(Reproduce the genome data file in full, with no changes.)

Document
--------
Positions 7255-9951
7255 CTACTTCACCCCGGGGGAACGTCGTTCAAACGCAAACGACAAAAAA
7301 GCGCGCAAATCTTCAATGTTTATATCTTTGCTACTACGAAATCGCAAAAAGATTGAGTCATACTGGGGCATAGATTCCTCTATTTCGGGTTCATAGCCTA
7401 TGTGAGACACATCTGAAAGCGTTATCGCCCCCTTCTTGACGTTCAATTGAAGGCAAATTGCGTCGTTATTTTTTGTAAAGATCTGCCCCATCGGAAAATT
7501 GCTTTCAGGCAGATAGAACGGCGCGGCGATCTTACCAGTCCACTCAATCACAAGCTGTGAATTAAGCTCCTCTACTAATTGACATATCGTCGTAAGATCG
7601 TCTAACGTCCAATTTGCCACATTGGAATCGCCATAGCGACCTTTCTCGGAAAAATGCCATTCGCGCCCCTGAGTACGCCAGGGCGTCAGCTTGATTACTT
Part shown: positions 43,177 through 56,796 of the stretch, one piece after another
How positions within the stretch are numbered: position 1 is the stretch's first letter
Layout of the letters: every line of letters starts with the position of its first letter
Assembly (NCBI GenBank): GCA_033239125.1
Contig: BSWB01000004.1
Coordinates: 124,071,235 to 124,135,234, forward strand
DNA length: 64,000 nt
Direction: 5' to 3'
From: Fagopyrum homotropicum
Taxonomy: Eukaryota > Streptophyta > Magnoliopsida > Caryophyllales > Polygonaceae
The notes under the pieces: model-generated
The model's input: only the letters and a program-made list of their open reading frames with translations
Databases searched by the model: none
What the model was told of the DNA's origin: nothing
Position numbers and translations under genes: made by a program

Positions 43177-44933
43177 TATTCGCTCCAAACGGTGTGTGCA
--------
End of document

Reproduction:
Positions 7255-9951
7255 CTACTTCACCCCGGGGGAACGTCGTTCAAACGCAAACGACAAAAAA
7301 GCGCGCAAATCTTCAATGTTTATATCTTTGCTACTACGAAATCGCAAAAAGATTGAGTCATACTGGGGCATAGATTCCTCTATTTCGGGTTCATAGCCTA
7401 TGTGAGACACATCTGAAAGCGTTATCGCCCCCTTCTTGACGTTCAATTGAAGGCAAATTGCGTCGTTATTTTTTGTAAAGATCTGCCCCATCGGAAAATT
7501 GCTTTCAGGCAGATAGAACGGCGCGGCGATCTTACCAGTCCACTCAATCACAAGCTGTGAATTAAGCTCCTCTACTAATTGACATATCGTCGTAAGATCG
7601 TCTAACGTCCAATTTGCCACATTGGAATCGCCATAGCGACCTTTCTCGGAAAAATGCCATTCGCGCCCCTGAGTACGCCAGGGCGTCAGCTTGATTACTT
Part shown: positions 43,177 through 56,796 of the stretch, one piece after another
How positions within the stretch are numbered: position 1 is the stretch's first letter
Layout of the letters: every line of letters starts with the position of its first letter
Assembly (NCBI GenBank): GCA_033239125.1
Contig: BSWB01000004.1
Coordinates: 124,071,235 to 124,135,234, forward strand
DNA length: 64,000 nt
Direction: 5' to 3'
From: Fagopyrum homotropicum
Taxonomy: Eukaryota > Streptophyta > Magnoliopsida > Caryophyllales > Polygonaceae
The notes under the pieces: model-generated
The model's input: only the letters and a program-made list of their open reading frames with translations
Databases searched by the model: none
What the model was told of the DNA's origin: nothing
Position numbers and translations under genes: made by a program

Positions 43177-44933
43177 TATTCGCTCCAAACGGTGTGTGCA